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arping - sends IP and/or ARP pings (to the MAC address)…  more info»

arping.8.gz

arping(8)                                                  arping(8)



NAME
       arping - sends arp and/or ip pings to a given host

SYNOPSIS
       arping  [-abdDeFhpqrRd0uv] [-S host/ip] [-T host/ip] [-s MAC]
       [-t MAC] [-c count] [-i interface] [ -w us ] <host | -B>

       arping --help

DESCRIPTION
       The arping utility sends ARP  and/or  ICMP  requests  to  the
       specified  host  and  displays  the  replies. The host may be
       specified by  its  hostname,  its  IP  address,  or  its  MAC
       address.

       One request is sent each second.

       When pinging an IP an ARP who-has query is sent. When pinging
       a MAC address a directed broadcast ICMP Echo request is sent.
       For  more  technical  explaination and an FAQ, see the README
       file.

       Note on timing

       ARP packets are usually replied to (on a LAN)  so  fast  that
       the  OS task scheduler can't keep up to get exact enough tim‐
       ing.  On an idle system the roundtrip times  will  be  pretty
       much accurate, but with more load the timing gets less exact.

       To get more exact timing on a non-idle system, re-nice arping
       to -15 or so.

       # nice -n -15 arping foobar

       This is not just an issue with arping, it is with normal ping
       also (at least it is on my system). But it doesn't show up as
       much with ping since arping packets (when pinging IP) doesn't
       traverse the IP stack when received and are therefore replied
       to faster.

OPTIONS
       --help Show extended help. Not quite  as  extensive  as  this
              manpage, but more than -h.

       -0     Use  this  option  to  ping  with  source  IP  address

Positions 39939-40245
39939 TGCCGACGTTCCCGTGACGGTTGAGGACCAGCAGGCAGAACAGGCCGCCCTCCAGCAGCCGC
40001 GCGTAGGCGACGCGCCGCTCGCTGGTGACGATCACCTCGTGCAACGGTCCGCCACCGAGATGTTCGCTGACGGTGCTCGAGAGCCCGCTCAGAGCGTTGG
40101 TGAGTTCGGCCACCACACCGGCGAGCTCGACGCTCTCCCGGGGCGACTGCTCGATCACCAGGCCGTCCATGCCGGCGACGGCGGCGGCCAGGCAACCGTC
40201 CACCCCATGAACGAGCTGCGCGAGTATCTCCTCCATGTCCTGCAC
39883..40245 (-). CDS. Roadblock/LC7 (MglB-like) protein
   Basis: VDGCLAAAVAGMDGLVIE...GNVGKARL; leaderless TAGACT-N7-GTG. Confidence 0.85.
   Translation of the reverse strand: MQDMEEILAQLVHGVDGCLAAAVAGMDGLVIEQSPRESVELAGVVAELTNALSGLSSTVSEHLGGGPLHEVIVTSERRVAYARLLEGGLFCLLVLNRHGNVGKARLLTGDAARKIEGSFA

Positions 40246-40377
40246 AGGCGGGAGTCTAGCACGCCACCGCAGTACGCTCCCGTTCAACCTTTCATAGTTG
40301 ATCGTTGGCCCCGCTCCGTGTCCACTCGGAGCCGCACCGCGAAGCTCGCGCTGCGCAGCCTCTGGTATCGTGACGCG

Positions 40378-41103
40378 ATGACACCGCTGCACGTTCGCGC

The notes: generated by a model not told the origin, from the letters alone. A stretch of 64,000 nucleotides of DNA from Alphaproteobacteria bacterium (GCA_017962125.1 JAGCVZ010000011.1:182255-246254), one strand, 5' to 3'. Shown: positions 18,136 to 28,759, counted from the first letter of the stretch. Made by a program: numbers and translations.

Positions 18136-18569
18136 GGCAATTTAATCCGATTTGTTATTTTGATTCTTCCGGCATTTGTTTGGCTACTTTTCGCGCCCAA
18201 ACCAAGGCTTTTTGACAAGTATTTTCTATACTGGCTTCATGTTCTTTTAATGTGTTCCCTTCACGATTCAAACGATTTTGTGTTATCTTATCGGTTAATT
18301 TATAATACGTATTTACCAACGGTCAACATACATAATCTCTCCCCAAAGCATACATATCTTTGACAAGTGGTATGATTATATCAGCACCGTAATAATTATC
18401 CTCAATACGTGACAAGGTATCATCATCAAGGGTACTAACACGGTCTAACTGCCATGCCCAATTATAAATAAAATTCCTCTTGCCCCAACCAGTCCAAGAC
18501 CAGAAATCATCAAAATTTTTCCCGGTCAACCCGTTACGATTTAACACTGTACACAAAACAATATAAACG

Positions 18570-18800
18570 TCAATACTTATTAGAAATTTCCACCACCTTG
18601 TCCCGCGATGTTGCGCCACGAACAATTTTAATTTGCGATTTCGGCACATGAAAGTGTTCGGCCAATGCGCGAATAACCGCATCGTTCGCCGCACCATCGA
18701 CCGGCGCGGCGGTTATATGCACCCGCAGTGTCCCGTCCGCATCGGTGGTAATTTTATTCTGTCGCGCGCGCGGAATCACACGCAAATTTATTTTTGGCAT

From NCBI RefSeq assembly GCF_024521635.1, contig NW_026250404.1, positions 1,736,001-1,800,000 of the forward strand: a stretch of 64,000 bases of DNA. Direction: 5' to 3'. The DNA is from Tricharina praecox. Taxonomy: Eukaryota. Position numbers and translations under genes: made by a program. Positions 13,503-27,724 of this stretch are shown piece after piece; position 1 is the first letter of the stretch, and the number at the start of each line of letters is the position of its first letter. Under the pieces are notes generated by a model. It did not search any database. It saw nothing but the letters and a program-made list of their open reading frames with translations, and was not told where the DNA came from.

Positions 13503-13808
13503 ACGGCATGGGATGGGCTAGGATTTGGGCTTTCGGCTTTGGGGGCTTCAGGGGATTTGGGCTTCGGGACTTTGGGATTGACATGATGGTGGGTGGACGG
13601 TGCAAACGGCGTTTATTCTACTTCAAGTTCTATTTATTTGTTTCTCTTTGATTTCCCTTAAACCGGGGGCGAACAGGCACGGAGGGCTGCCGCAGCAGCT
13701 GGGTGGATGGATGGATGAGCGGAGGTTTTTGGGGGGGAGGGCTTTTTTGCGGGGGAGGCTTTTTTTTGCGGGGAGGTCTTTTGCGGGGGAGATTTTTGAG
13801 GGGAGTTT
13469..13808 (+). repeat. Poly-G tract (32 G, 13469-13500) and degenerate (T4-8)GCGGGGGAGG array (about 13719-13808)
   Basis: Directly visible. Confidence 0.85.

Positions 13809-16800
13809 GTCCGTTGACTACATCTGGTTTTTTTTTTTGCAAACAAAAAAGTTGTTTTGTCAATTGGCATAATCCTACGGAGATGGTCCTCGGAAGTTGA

0.0.0.0. Use this when  you  haven't  configured  your
              interface  yet.   Note  that this may get the MAC-ping
              unanswered.  This is an alias for -S 0.0.0.0.

       -a     Audible ping.

       -A     Only count addresses matching requested address  (This
              *WILL*  break  most  things you do. Only useful if you
              are arpinging many hosts  at  once.  See  arping-scan-
              net.sh for an example).

       -b     Like   -0   but   source   broadcast   source  address
              (255.255.255.255).  Note that this may get the  arping
              unanswered since it's not normal behavior for a host.

       -B     Use   instead   of   host   if  you  want  to  address
              255.255.255.255.

       -c count
              Only send count requests.

       -d     Find duplicate replies.  Exit  with  1  if  there  are
              answers from two different MAC addresses.

       -D     Display  answers  as  exclamation  points  and missing
              packets as dots.  Like flood ping on a Cisco.

       -e     Like -a but beep when there is no reply.

       -F     Don't try to be smart about the interface  name.  Even